But the big truths are “Grace” and “Love.” You know “grace,” the teaching in which God forgives people instead of making them pay for their sins. You know “love,” the teaching in which God rescues the very people who rebelled against him, and provides and cares for a world that does not care for him. “If you love those who love you, what credit is that to you?” Jesus once asked his students. “Even ‘sinners’ love those who love them” (Luke 6:32). Taking revenge isn’t compatible. It isn’t acceptable. “Do not repay evil with evil.”

By all means, stick up for others. Enforce applicable laws. None of this is a commentary on whether criminals should be apprehended and prosecuted. But remember, you have not committed any sin when you are wronged, and you respond with mercy instead of justice.

Jesus carried out our salvation that way, didn’t he? He didn’t compromise any truths. He at times questioned those who abused him. But all the time he kept a cap on his anger, and controlled his tongue–no obscenities or insults from his mouth. He let them lead him all the way to torture and death.

In his first letter, the Apostle Peter specifically tells us that Christ “suffered for you, leaving you an example, that you should follow in his footsteps.” He isn’t saying that Jesus’ sacrifice was primarily an example. A few verses later Peter tells us that “he himself bore our sins in his body on the tree.” This is the payment for sin, the sacrifice that saves us. But when Jesus tells us, “Don’t take revenge,” he knows a little about the subject personally.

Happy Clothes

Isaiah 61:2b-3 “He has sent me…to comfort all who mourn, and provide for those who grieve in Zion–to bestow on them a crown of beauty instead of ashes, the oil of gladness instead of mourning, and a garment of praise instead of a spirit of despair. They will be called oaks of righteousness, a planting of the Lord for the display of his splendor.”

For almost as long as people have been wearing clothes, they have been using them to say something about how they are feeling. If you are “putting on your dancing shoes,” you aren’t going to a funeral. You are going to celebrate and have fun. If your fashion style is “goth,” you aren’t generally bright and cheery. Words like “dark,” “morbid,” maybe even “depressed” might better describe the mood.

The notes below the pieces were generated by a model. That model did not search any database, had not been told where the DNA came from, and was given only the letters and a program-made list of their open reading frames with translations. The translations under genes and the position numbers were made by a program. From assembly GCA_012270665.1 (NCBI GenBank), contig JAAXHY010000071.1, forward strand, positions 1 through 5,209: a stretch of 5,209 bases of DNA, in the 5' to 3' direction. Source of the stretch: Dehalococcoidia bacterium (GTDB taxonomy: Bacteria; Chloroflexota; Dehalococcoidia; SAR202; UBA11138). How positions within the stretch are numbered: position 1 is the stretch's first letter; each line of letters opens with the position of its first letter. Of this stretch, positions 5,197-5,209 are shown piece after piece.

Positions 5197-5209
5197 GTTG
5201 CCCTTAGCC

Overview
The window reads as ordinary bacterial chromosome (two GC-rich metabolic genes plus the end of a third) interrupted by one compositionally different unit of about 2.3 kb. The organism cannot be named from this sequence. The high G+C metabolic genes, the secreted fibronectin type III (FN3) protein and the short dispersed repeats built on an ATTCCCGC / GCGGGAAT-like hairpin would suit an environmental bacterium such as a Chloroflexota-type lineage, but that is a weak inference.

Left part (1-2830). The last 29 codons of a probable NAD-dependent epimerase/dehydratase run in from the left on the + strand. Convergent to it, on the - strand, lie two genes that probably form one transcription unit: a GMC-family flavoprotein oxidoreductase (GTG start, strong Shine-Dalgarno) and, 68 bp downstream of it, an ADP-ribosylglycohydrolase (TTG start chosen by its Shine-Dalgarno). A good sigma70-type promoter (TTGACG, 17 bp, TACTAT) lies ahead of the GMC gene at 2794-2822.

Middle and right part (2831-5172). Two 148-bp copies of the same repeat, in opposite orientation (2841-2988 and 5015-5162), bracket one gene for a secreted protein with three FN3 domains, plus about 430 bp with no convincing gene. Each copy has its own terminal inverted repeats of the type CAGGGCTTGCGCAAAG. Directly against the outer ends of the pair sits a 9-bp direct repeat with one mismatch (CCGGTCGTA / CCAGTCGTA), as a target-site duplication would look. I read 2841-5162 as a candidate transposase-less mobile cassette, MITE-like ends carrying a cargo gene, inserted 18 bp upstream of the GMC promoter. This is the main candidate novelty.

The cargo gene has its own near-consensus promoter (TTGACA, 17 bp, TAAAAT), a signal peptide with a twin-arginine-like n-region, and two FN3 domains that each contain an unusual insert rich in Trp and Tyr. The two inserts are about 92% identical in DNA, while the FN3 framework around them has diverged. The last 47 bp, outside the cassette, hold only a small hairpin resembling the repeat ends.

Jesus’ good news has the power to adjust our attitude, “to comfort those who mourn.” His message not only addresses our sadness. It not only invites us to feel better. It replaces our negativity and pessimism. He dresses us in the clothing of joy and optimism, a “crown of beauty,” “the oil of gladness,” and “a garment of praise.” This is the native costume, the natural wardrobe, for people who believe the gospel.

Sometimes our surroundings make us forget. We look at the condition of our economy, or the environment, or the state of politics, or the decline of good morals, or our own sin and weakness, and we lose hope. We get depressed.

The good news Jesus brings makes no promises about economy, environment, or politics. It may well be that they are all headed for catastrophe. Our world may remain a moral cesspool, and we may still struggle with sin.

But none of that changes God’s love for us. “Neither death nor life, neither angels nor demons, neither the present nor the future nor any powers, neither height nor depth nor anything else in all creation can separate us from the love of God that is in Christ Jesus our Lord.” That’s his promise. This world may be messed up. The one to come isn’t even slightly affected by it all. Because of the gospel, you can wear your happy tie and party pants every day.

Our True Jubilee

Isaiah 61:2 “(He has sent me) to proclaim the year of the Lord’s favor and the day of vengeance of our God…”

            “The Year of the Lord’s Favor” is a reference to the Old Testament “Year of Jubilee.” Once every seven years the nation of Israel didn’t plant crops. That was called a Sabbath year. They gave their fields a rest, and lived off of their flocks and orchards and vineyards, and whatever plants happened to come up in their fields.

Once every 50 years was the “Year of Jubilee.” For a second year in a row God told the people to take a year off their regular farming and trust him to provide. All land was returned to its original owners. All slaves were set free. The poor were offered special care from their countrymen.

In order for such an arrangement to work, the people had to trust the Lord to take care of them. More than that, in order for this to work, God himself had to intervene to make the harvest of the 48th year feed the people for almost three years until the next harvest. That was his promise. In doing so, he was teaching his people that he is the God on whom they could depend for everything–the God who fed them, and gave them rest, and set them free.

We don’t know if one of these “Years of Jubilee,” these years when the people lived under God’s special favor and care, took place during the thirty-three years of Jesus’ life with us. But through the prophet the Lord is telling us that Jesus’ ministry was the real “Year of Jubilee.” Now God intervened in the life his people to care for their needs, give them rest, and set them free.